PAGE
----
Eurovision Song Contest: Ukraine Picks Song About Mass Deportations Under Stalin

AP Photo/Efrem Lukatsky
Protests in Kiev in 2014 before civil war erupted in Eastern Ukraine

The country wants to send '1944' by a Crimean Tatar singer to the pan-European competition, which doesn't allow songs with explicitly political content, as Eurovision says all songs will be assessed.

Ukraine has chosen a song about wartime mass deportations of the Crimean Tatar ethnic minority ordered by Joseph Stalin to represent the country at this year's Eurovision Song Contest.

Susana Jamaladinova's song 1944, performed under her stage name Jamala, was chosen Sunday night by a three-person jury and 380,000 votes from viewers of the country's televised final selection round for the pan-European song competition.

Jamala sang in English, dressed in a cream silk evening gown. The song's opening line is: "When strangers are coming, they come to your house; they kill you all inside [and say] 'We're not guilty, not guilty'."

The song, a mixture of pop music and pain-filled lyrics that are stated more than sung, was inspired by the life of her great-grandmother, who was among those Crimean Tatars deported en-masse by Stalin in 1944, according to the singer. The ancient Muslim minority was regarded as disloyal and unreliable after nearly three years of Nazi occupation and, in a form of collective punishment, as many as 240,000 Crimean Tatars were packed into train boxcars and sent to Central Asia.

Thousands died during the journey, and none were allowed to return until the 1980s.

Although Jamala, who was born in Kyrgyzstan, does not refer to Russia's seizure of the Crimea in 2014, an act that sparked the civil war between Russian backed separatists and Ukrainian forces that continues in the east of the country, the choice of the song seems to be a calculated move at reminding people of the takeover.

Since Russia reincorporated the peninsula into its territory, Crimean Tatars living there have complained of renewed discrimination by authorities.

Vladislav Davidzon, an American-Ukrainian writer and editor of the Odessa Review, told The Hollywood Reporter: "Jamala is an up-and-coming musician and actress and widely popular as a singer - nearly 38 percent of the country supported her." He added: "Crimean Tatars are being savagely repressed by the Russians, [with] their young men kidnapped and activists disappearing in what looks like an organized attempt to make life so difficult for them they will leave. The Russian occupation of Crimea has been brutal towards them, and the song illustrates parallels to the mass deportations."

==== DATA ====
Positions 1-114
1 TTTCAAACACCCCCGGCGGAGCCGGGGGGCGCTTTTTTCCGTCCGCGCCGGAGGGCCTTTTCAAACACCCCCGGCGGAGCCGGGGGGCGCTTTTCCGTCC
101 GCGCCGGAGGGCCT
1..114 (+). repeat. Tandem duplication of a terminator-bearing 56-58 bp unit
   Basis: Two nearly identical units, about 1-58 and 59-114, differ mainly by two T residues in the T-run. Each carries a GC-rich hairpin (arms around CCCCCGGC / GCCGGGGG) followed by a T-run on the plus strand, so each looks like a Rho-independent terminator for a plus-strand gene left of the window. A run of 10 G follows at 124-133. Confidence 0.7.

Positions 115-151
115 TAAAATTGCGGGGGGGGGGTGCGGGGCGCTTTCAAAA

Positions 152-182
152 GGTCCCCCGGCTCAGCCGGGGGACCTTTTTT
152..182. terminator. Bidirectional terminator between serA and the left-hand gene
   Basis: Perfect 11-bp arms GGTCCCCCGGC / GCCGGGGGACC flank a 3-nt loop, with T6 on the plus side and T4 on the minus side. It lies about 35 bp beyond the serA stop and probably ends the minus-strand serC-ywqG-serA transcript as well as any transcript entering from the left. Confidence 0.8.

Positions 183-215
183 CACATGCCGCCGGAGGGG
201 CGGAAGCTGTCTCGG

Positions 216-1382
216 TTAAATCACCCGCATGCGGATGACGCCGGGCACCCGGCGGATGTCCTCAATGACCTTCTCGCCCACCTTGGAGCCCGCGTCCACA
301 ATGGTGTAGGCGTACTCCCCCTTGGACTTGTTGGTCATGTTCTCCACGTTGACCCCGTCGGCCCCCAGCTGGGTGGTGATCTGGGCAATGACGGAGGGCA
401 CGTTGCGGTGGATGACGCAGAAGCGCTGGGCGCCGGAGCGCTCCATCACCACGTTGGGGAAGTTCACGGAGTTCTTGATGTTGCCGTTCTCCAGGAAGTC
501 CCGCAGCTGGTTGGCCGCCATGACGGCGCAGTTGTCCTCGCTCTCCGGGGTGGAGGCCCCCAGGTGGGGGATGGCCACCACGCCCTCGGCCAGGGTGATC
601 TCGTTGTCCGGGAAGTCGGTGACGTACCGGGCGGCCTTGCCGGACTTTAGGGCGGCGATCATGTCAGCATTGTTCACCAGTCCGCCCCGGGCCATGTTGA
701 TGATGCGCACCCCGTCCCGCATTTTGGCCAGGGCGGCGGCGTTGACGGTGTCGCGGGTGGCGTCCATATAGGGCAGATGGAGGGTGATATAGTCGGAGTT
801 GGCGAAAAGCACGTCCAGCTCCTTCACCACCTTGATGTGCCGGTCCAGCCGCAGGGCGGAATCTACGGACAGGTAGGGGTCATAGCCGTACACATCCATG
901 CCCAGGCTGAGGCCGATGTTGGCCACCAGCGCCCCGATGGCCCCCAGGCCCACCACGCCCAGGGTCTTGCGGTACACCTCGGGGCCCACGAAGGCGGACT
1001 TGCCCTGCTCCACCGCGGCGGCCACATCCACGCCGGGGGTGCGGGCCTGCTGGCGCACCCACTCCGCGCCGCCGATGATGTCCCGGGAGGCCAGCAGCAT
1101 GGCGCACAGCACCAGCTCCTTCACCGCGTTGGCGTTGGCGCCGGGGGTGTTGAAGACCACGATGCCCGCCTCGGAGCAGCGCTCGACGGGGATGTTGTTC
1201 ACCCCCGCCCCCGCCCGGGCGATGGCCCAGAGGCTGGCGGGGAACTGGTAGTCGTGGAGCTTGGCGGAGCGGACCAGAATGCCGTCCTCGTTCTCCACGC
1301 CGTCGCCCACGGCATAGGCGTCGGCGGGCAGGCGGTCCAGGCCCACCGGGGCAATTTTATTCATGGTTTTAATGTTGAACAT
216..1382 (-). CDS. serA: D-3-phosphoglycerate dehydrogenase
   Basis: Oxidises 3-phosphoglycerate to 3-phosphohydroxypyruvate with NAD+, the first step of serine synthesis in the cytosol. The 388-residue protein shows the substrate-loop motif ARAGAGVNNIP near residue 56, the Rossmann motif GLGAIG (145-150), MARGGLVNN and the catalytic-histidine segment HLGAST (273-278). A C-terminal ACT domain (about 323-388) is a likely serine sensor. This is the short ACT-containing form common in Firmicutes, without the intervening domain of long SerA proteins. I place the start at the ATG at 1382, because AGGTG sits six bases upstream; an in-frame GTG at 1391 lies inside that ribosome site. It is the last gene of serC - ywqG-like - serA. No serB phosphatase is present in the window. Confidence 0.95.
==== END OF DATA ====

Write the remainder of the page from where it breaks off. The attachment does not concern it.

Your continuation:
Eurovision rules ban songs with explicitly political content. In 2004, Ukraine's entrant Green Jolly was forced to rewrite a song based on the anthem of the previous year's Orange Revolution. In 2009, a year after the brief Georgian-Russian war, Georgia's choice was deemed ineligible because the song poked fun at Russian president Vladimir Putin.

A spokesman for Eurovision said: "All entries for the upcoming contest, including the Ukrainian song, will be assessed under the rules by the EBU (European Broadcast Union) and the reference group by the submission deadline" of March 14.

If Jamala's song does not fall foul of Eurovision rules, she could be competing against the rest of Europe at the contest's finals in May in Stockholm.

The competition has never been short of controversy, with voting among nations often reflecting current political relations and various onstage antics aimed at generating headlines.

Earlier this month a Ukrainian official, Volodymyr Vyatrovich, head of the Institute of National Remembrance, said that if Ukraine won, the next Eurovision should be held in the city of Sevastopol. Since Moscow's seizure of Crimea the city  a major port on the peninsula  has been considered by the Kremlin as part of the Crimean Federal District of the Russian Federation. Ukraine and most of the international community continues to regard the peninsula as illegally occupied and consider Sevastopol to be a Ukrainian city. In response, city officials said they would host the Eurovision contest, typically held in the previous year's winner's capital, only if Russia won.

 

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